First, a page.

Etiquette is a code of behavior that defines expectations for social behavior. Children who grow up without learning this important code may not develop important social relationship skills for interacting with others and are at a greater risk of conflict when interacting with their peers.
Teaching etiquette and manners starts at home. Parents should begin working with their children at an early age teaching basic manners such as asking “please” and saying “thank you.” This basic foundation can be expanded upon by choosing the traits you wish to cultivate in your kids. As the qualities of respect, kindness, honesty, self-esteem and thoughtfulness are built, your child will develop a solid character foundation and life-long survival skills.
It’s also important for parents to be good role models as kids are like sponges soaking up everything around them. They’ll absorb your actions on a daily basis and even your online behavior will be mimicked so setting the right example on and off line is an responsibility as a parent.
Etiquette Guidelines – Behavior when communicating on the Internet also known as Netiquette:
- Respect – Stress the importance of treating others the same way they like to be treated – being polite will develop your child’s relationship building skills. When chatting or in a chat group, avoid name calling, gossip, negative talk about classmates or discussing personal and controversial topics such as religion, politics, sex, race or ethnicity. Be courteous, kind and considerate of others online. Even though you’re behind a computer, your words identify who you are. Set boundaries on what is acceptable and not acceptable discussion online.
- Use appropriate language & emoticons (emotion icons) – Be conscious of what you say as unkind words and actions can cause hurt feelings. Watch the use of emoticons and punctuation when to trying to convey your meaning and be clear in your communication to minimize misunderstandings. Avoid writing in all caps as it’s rude and is considered the equivalent of verbally SHOUTING and being ‘in your face.’ Remember that when you’re online no else can see your body language, facial expressions or hear the tone of your voice.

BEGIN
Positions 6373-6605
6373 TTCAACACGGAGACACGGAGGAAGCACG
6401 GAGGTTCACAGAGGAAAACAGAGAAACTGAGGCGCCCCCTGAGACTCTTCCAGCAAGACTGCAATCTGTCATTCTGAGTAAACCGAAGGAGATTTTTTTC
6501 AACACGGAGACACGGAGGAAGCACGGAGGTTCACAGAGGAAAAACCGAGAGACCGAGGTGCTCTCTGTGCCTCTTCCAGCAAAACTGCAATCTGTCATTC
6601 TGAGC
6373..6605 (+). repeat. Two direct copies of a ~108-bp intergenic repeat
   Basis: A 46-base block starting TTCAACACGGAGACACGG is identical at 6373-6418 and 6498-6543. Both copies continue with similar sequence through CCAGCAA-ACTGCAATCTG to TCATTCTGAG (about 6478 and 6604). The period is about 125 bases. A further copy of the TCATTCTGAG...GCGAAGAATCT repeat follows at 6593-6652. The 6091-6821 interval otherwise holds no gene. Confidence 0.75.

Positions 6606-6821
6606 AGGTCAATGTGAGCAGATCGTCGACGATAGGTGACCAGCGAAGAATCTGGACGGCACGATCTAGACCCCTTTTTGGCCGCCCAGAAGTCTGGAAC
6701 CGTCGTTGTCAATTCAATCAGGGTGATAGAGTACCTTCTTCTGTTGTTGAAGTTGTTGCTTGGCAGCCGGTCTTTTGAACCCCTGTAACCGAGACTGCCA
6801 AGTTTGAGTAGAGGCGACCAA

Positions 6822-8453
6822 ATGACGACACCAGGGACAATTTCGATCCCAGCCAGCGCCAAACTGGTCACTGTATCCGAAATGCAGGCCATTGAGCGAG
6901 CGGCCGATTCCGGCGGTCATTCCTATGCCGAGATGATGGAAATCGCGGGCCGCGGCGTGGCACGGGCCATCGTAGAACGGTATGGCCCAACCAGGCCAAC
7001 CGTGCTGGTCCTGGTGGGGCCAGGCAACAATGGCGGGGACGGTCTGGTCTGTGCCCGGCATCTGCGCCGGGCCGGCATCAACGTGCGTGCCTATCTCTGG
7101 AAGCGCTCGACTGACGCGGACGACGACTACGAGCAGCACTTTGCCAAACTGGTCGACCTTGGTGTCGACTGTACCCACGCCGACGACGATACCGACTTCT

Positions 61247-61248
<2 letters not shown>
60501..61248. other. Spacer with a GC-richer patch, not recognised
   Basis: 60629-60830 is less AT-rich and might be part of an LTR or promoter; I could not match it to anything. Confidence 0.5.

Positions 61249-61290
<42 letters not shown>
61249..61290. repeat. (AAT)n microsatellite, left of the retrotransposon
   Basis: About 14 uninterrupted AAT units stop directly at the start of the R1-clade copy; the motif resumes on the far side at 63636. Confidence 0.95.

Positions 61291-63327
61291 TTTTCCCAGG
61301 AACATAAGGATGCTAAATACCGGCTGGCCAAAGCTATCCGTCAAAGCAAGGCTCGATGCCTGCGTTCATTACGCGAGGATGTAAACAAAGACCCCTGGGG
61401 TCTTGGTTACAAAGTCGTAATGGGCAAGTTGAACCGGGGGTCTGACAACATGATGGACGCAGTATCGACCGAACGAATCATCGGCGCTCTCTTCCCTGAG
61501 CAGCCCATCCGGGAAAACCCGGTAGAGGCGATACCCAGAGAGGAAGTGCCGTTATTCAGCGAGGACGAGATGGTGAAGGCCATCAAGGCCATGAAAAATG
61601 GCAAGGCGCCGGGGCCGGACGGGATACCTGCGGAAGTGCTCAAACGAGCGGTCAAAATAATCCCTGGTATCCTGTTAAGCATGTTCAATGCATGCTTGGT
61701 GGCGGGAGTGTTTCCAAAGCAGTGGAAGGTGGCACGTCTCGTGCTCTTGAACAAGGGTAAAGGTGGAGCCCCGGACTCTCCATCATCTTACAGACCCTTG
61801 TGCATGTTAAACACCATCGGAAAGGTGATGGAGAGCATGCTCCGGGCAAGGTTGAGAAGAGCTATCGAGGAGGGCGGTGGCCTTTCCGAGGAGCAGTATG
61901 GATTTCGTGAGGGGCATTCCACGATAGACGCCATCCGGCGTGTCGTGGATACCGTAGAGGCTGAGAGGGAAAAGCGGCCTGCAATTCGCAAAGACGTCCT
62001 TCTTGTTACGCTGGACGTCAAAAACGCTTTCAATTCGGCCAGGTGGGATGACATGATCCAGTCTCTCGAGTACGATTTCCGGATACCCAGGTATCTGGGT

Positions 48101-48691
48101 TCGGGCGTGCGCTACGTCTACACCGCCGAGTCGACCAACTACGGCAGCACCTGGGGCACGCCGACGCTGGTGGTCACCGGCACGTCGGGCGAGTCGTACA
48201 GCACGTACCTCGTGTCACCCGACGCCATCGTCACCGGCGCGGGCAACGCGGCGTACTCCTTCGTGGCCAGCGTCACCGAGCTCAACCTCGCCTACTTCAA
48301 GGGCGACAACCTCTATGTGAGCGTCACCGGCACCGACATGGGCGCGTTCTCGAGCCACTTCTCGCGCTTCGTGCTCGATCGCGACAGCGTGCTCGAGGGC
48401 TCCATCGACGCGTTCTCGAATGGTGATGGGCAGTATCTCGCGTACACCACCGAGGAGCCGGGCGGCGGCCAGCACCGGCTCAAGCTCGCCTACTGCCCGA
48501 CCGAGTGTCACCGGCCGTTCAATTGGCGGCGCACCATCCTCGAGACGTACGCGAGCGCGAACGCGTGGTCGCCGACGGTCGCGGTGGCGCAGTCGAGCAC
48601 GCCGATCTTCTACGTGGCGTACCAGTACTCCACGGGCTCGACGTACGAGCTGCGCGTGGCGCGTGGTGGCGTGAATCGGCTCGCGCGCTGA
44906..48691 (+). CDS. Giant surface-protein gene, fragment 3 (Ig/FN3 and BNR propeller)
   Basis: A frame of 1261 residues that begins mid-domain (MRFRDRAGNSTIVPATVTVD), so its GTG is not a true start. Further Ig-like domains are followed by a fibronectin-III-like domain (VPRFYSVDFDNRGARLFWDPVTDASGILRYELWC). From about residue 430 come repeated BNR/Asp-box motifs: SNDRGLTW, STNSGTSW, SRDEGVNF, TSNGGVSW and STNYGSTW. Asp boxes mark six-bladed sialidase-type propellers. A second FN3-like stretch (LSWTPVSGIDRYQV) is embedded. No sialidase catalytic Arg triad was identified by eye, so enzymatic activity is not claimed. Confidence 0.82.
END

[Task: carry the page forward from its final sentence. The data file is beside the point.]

- Think Before You Send – Pictures, texts, email and videos can all be posted, copied, forwarded, downloaded and reconfigured with PhotoShop. If you think something might embarrass someone, invade their privacy or stir up drama, do not send it out. You can’t retrieve it once it’s sent or posted and it will remain in cyberspace forever.
- Create a safe screen name– Encourage your kids to think about the impression that screen names can make so they won’t choose provocative or identifiable nicknames that can lead to name calling or bullying.
- Cyberbullying – This is the use of technology to harass, threaten, embarrass or target another person. If targeted by a cyberbully, do not respond because it will lead to a never ending cycle of verbally bashing one another. Keep all original correspondence with dates and times if possible. If the messages are of a threatening nature or safety is a concern, contact local law enforcement as soon as possible.
“If you aren’t going to say something directly to someone’s face, than don’t use online as an opportunity to say it. It is this sense of bravery that people get when they are anonymous that gives the blogosphere a bad reputation.” – Mena Trott
“No matter how well you know the rules of netiquette, you will eventually offend someone who doesn’t.”– Don Rittner
How do you teach your children ‘netiquette’ ?